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High Court of Pennsylvania Hears Voter ID Appeal

September 17, 2012 - With federal and statewide elections around the corner, the Pennsylvania Supreme Court is taking a hard look at the state's voter ID law. With few exceptions, the law requires PA voters to show a qualifying photo ID to get into the voting booth. Will it be effective on Tuesday, November 6th?  That question was the focus of oral argument before the Commonwealth's High Court last week. WRTI's Meridee Duddleston presents a glimpse of the session. The hearing was broadcast by Pennsylvania Cable Network. Updates below...

Update September 18, 2012:  In a quick decision, the Pennsylvania Supreme Court has sent the Voter ID case back to the state’s Commonwealth Court for more scrutiny. In an order entered today, the High Court set aside the initial ruling blocking the law and gave the lower court until October 2nd to consider more evidence and decide the case again.  Is the state making new free photo ID cards available in a way that complies with the “liberal access” requirement of the law?  That’s one of the key questions the lower court is expected to answer as it decides the short-term fate of  Pennsylvania’s Voter ID law, and what Pennsylvania voters can expect at the polls.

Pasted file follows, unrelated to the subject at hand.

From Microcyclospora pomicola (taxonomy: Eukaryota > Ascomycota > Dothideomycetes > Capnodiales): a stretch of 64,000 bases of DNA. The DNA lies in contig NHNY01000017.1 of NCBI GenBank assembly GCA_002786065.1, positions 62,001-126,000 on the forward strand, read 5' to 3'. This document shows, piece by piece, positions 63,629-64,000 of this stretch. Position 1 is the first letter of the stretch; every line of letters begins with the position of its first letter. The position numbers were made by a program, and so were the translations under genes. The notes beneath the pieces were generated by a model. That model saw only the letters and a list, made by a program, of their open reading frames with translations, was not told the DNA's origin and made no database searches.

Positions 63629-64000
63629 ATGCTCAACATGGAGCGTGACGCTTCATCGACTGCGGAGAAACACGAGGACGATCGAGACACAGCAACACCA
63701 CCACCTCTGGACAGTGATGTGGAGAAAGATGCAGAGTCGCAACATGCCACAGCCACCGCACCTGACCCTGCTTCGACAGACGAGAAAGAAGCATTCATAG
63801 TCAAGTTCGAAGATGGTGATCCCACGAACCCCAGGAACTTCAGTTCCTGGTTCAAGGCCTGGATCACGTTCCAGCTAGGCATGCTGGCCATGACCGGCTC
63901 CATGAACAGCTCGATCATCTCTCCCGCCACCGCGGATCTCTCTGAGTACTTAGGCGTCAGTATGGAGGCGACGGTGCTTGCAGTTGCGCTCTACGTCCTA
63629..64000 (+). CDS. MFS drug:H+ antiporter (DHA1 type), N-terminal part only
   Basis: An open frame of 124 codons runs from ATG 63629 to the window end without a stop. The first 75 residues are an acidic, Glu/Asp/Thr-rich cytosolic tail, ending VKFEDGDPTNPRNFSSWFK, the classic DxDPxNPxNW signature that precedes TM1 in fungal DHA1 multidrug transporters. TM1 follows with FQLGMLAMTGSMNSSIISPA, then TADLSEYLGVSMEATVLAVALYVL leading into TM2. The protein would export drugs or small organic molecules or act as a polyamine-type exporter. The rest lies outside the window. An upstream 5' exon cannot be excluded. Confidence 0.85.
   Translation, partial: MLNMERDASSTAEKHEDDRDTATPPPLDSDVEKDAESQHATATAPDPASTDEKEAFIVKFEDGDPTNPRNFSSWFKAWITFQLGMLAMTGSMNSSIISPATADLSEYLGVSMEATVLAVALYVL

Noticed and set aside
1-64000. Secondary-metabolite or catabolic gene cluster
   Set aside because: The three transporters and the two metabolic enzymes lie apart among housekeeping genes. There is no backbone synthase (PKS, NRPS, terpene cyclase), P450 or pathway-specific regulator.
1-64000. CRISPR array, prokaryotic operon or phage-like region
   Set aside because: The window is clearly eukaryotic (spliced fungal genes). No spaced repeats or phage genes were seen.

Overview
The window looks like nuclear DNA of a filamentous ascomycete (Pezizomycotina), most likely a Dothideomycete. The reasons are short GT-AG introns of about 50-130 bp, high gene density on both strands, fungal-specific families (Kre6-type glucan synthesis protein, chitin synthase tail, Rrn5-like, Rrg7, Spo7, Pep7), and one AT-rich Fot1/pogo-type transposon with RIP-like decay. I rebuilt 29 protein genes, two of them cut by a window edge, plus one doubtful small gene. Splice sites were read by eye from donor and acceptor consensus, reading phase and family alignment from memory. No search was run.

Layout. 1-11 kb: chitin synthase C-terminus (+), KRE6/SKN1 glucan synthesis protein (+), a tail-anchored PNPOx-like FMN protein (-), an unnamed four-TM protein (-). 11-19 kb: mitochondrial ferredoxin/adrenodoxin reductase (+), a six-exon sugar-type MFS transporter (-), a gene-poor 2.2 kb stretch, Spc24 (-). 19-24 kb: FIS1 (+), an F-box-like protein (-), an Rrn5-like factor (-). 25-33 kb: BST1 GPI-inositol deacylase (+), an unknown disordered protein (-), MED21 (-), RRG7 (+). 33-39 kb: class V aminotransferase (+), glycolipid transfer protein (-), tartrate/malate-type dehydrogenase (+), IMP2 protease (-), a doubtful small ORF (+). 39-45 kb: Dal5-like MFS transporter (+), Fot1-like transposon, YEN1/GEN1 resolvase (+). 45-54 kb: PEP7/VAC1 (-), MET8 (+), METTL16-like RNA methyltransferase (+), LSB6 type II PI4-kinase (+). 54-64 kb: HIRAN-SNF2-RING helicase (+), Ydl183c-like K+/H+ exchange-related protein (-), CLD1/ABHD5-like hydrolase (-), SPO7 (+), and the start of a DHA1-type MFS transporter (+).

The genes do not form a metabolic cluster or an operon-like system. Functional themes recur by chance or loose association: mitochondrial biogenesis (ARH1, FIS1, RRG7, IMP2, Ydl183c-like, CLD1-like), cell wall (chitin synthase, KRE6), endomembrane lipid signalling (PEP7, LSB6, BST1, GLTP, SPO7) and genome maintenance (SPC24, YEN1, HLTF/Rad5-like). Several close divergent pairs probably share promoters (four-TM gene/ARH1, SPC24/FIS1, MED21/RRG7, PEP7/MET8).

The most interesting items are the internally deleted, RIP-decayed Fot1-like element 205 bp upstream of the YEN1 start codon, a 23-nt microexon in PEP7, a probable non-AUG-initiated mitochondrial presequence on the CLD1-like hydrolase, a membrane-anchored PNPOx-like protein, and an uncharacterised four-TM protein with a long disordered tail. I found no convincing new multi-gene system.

Update October 2, 2012:   Today, the Commonwealth Court entered a temporary injunction blocking the law’s new photo ID requirement this coming election day.

On November 6th, Pennsylvania poll workers may ask for photo IDs, but the ballots of voters without them will still be counted.   That’s because a Commonwealth Court judge blocked the part of the new law requiring voters without photo IDs to cast provisional ballots and then follow up within six days with their county election board.  The judge decided that, if implemented now, the enforcement of the law’s provisional ballot rules would result in disenfranchisement.

The legal battle may continue.  The judge set a status conference for December 13th to deal with issues relating to the opponents’ request to block the law permanently.  The October 2nd ruling could be appealed to the Pennsylvania Supreme Court.